by The Alliance for Food and Farming
Watsonville, CA – According to the USDA and the Federal Food and Drug Administration (FDA) sampling data, 99 percent of residues on fruits and vegetables, when present at all, are well below safety levels set by the Environmental Protection Agency.
FDA sampling shows that 50 percent of the foods sampled had no detectable residues at all. “In light of today’s “dirty dozen” list release, both government reports are good news for consumers and show that the “list” author’s contentions about residues and “dirty” produce are unfounded, unsupportable and, in fact, may be harming public health efforts to improve the diets of Americans,” says Teresa Thorne, Executive Director of the Alliance for Food and Farming.
Thorne says peer reviewed research published in Nutrition Today shows that inaccurate statements regarding “high” residues associated with the annual “dirty dozen” release resulted in low income consumers stating they would be less likely to purchase any produce – organic or conventionally grown. “For over two decades the authors of this list have inaccurately disparaged healthy and safe fruits and veggies to the detriment of consumers,” Thorne says. “Since a farmer’s first consumer is his or her own family, providing safe and wholesome food is always their priority. Consumers should be reassured by the farmers’ commitment to food safety and government reports that verify that safety year after year.” Among the additional USDA/FDA findings:
- Pesticide residues pose no risk of concern for infants and children.
- The results provide consumers confidence that the products they buy for their families are safe and wholesome.
Further, a peer reviewed study found that EWG’s suggested substitution of organic forms of produce for conventional forms did not result in any decrease in risk because residues on conventional produce are so minute, if present at all. The same study states that EWG did not follow any established scientific procedures in developing their list. There are decades of peer-reviewed nutrition studies which show the benefits of eating a diet rich in fruits and veggies on health, Thorne explains.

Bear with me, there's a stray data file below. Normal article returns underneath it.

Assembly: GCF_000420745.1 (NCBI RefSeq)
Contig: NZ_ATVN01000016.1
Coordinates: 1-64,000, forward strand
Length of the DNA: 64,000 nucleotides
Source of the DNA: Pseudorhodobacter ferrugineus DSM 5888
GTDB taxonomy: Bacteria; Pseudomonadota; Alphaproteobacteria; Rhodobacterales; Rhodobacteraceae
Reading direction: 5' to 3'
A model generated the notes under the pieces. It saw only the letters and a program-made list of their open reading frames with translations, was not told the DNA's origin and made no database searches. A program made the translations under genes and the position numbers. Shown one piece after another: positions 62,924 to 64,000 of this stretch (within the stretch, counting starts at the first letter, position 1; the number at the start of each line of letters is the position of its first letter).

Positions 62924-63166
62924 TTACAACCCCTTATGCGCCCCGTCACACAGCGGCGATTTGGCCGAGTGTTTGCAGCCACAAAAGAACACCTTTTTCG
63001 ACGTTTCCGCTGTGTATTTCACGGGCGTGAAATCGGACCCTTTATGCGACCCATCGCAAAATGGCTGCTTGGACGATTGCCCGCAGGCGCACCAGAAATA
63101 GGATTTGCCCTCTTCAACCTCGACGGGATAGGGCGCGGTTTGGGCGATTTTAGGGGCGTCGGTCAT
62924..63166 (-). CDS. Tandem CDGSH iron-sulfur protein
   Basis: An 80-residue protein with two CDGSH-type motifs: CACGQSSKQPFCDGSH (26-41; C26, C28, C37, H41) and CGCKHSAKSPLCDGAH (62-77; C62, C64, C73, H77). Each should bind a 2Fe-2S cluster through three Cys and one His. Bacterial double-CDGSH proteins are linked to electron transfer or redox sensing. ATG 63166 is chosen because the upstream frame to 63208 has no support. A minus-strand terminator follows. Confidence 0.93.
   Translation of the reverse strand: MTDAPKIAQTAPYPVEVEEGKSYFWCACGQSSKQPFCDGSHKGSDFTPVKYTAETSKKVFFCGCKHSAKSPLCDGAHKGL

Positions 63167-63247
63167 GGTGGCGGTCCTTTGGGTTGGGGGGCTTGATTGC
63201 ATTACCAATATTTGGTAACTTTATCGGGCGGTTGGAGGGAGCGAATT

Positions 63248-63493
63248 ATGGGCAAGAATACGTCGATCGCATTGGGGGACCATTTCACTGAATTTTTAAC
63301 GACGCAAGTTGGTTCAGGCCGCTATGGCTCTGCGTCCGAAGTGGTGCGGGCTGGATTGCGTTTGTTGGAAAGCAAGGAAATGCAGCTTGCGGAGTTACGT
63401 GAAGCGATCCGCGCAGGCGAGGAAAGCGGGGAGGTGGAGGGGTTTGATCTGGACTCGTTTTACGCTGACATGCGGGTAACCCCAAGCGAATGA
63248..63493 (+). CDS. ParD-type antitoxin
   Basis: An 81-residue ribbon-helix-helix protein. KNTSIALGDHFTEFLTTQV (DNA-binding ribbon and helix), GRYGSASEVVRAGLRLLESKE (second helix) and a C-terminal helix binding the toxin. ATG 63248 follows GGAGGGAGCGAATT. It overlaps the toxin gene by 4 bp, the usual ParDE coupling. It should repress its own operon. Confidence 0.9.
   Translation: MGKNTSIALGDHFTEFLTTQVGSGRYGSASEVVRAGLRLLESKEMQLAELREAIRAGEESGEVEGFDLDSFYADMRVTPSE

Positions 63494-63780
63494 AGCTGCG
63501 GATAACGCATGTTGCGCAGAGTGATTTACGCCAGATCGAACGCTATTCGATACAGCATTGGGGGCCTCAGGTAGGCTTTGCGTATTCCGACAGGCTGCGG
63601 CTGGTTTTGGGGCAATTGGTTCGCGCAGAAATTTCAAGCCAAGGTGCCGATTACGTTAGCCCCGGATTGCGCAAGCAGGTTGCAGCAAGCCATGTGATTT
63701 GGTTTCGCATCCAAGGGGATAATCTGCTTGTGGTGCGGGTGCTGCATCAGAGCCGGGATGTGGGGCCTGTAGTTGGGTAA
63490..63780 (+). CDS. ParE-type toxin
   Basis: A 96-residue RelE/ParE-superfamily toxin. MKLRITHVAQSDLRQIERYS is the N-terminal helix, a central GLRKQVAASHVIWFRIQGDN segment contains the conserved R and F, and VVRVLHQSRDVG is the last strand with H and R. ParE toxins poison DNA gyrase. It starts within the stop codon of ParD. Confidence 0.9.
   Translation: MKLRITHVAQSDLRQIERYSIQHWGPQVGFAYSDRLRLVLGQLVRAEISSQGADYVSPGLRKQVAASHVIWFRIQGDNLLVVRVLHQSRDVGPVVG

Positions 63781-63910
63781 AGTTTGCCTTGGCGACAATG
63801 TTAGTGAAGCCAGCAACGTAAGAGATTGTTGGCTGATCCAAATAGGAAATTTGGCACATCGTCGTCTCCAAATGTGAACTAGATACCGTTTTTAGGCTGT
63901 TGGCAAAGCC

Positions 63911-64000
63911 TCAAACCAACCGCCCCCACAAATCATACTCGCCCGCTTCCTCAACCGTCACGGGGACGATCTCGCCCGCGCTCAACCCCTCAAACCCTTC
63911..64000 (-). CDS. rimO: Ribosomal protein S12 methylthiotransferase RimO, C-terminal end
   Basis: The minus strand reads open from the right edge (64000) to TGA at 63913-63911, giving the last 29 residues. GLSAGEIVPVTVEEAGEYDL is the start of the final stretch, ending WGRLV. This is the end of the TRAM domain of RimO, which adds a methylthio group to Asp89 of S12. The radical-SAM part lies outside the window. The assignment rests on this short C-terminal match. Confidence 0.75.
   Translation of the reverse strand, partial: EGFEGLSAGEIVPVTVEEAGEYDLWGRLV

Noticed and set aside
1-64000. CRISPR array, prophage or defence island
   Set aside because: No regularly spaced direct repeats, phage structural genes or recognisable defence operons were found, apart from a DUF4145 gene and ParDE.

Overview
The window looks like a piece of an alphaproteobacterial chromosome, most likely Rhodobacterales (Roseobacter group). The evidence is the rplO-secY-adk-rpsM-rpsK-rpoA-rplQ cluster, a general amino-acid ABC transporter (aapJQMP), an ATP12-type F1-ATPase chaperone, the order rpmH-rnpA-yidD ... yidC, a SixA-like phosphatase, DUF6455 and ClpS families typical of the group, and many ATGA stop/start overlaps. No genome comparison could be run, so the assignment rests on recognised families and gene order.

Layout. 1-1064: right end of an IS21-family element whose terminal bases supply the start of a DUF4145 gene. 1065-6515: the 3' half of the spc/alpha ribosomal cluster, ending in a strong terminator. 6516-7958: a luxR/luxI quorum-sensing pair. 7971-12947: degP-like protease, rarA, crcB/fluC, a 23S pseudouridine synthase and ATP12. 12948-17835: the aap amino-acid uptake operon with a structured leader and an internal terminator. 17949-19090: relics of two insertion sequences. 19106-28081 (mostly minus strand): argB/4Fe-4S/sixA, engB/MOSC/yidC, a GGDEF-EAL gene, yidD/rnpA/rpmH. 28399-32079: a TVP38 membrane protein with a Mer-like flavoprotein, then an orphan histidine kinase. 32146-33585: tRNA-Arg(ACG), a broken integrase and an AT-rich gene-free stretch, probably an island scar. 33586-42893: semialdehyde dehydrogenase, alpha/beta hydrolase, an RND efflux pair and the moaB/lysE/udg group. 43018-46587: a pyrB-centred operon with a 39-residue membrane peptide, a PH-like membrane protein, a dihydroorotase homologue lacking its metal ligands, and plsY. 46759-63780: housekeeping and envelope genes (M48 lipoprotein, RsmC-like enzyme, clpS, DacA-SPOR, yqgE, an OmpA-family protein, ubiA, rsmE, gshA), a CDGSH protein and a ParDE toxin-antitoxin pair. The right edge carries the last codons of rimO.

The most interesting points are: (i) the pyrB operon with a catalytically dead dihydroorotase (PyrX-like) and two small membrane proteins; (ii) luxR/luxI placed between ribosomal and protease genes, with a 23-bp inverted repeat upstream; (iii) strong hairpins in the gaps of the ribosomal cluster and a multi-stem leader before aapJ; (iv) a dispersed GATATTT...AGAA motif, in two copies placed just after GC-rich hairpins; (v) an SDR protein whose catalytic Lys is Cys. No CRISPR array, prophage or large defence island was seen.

These studies were largely conducted using conventionally grown produce. Thorne adds that health experts universally agree that a plant rich diet is important for everyone, but especially for children, pregnant women or those wishing to become pregnant. “What I tell women routinely is all the data suggests you want to increase your intake (of fruits and vegetables) during pregnancy and for that matter before you even become pregnant to help optimize your chance of having a healthy child,” says Dr. Carl Keen,
Professor of Nutrition at the University of California, Davis whose research focuses on the influence of the maternal diet on the risk for pregnancy complications. For those struggling with infertility, A 2018 study in human reproduction found females under 35 undergoing in vitro fertilization had a 65 to 68 percemt increased chance of success with a stronger adherence to the Mediterranean diet, which emphasizes eating lots of fruits and veggies each day.
Further illustrating how low pesticide residues are, if present at all, an analysis by a toxicologist with the University of California’s Personal Chemical Exposure Program found that a child could literally eat hundreds to thousands of servings of a fruit or vegetable in a day and still not have any effects from pesticide residues. “For strawberries, a child could eat 181 servings or 1,448 strawberries in a day and still not have any effects from pesticide residues,” Thorne says. For consumers who may still have concerns, they should simply wash their fruits and vegetables. According to the FDA, you can reduce and often eliminate residues, if they are present at all, on fresh fruits and vegetables simply by washing. To learn more about the safety of all fruits and vegetables visitsafefruitsandveggies.com (Twitter and Facebook).
The Alliance for Food and Farming is a non-profit organization formed in 1989 which represents organic and conventional farmers and farms of all sizes. Alliance contributors are limited to farmers of fruits and vegetables, companies that sell, market or ship fruits and vegetables or organizations that represent produce farmers. Our mission is to deliver credible information about the safety of fruits and vegetables. The Alliance does not engage in any lobbying activities, nor do we accept any money or support from the pesticide industry.
A gift from the Alliance for Food and Farming (AFF) to the Illinois Institute of Technology, Center for Nutrition Research helped fund the research published in the peer review journal, Nutrition Today. However, the AFF was uninvolved in any facet of the study nor were we made aware of the study findings until after the paper was peer reviewed and accepted by the journal.